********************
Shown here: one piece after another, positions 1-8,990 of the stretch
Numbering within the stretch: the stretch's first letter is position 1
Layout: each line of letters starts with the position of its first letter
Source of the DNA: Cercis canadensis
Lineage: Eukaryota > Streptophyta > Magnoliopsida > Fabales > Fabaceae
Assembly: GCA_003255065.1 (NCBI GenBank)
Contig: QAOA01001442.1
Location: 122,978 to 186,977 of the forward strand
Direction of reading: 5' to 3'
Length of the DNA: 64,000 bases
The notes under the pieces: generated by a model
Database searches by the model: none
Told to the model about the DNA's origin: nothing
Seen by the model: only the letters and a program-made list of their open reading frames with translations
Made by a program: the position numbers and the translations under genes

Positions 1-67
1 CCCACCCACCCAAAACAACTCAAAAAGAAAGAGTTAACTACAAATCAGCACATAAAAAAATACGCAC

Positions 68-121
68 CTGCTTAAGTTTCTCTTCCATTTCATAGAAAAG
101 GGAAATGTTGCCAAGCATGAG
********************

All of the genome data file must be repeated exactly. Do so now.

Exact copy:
Shown here: one piece after another, positions 1-8,990 of the stretch
Numbering within the stretch: the stretch's first letter is position 1
Layout: each line of letters starts with the position of its first letter
Source of the DNA: Cercis canadensis
Lineage: Eukaryota > Streptophyta > Magnoliopsida > Fabales > Fabaceae
Assembly: GCA_003255065.1 (NCBI GenBank)
Contig: QAOA01001442.1
Location: 122,978 to 186,977 of the forward strand
Direction of reading: 5' to 3'
Length of the DNA: 64,000 bases
The notes under the pieces: generated by a model
Database searches by the model: none
Told to the model about the DNA's origin: nothing
Seen by the model: only the letters and a program-made list of their open reading frames with translations
Made by a program: the position numbers and the translations under genes

Positions 1-67
1 CCCACCCACCCAAAACAACTCAAAAAGAAAGAGTTAACTACAAATCAGCACATAAAAAAATACGCAC

Positions 68-121
68 CTGCTTAAGTTTCTCTTCCATTTCATAGAAAAG
101 GGAAATGTTGCCAAGCATGAG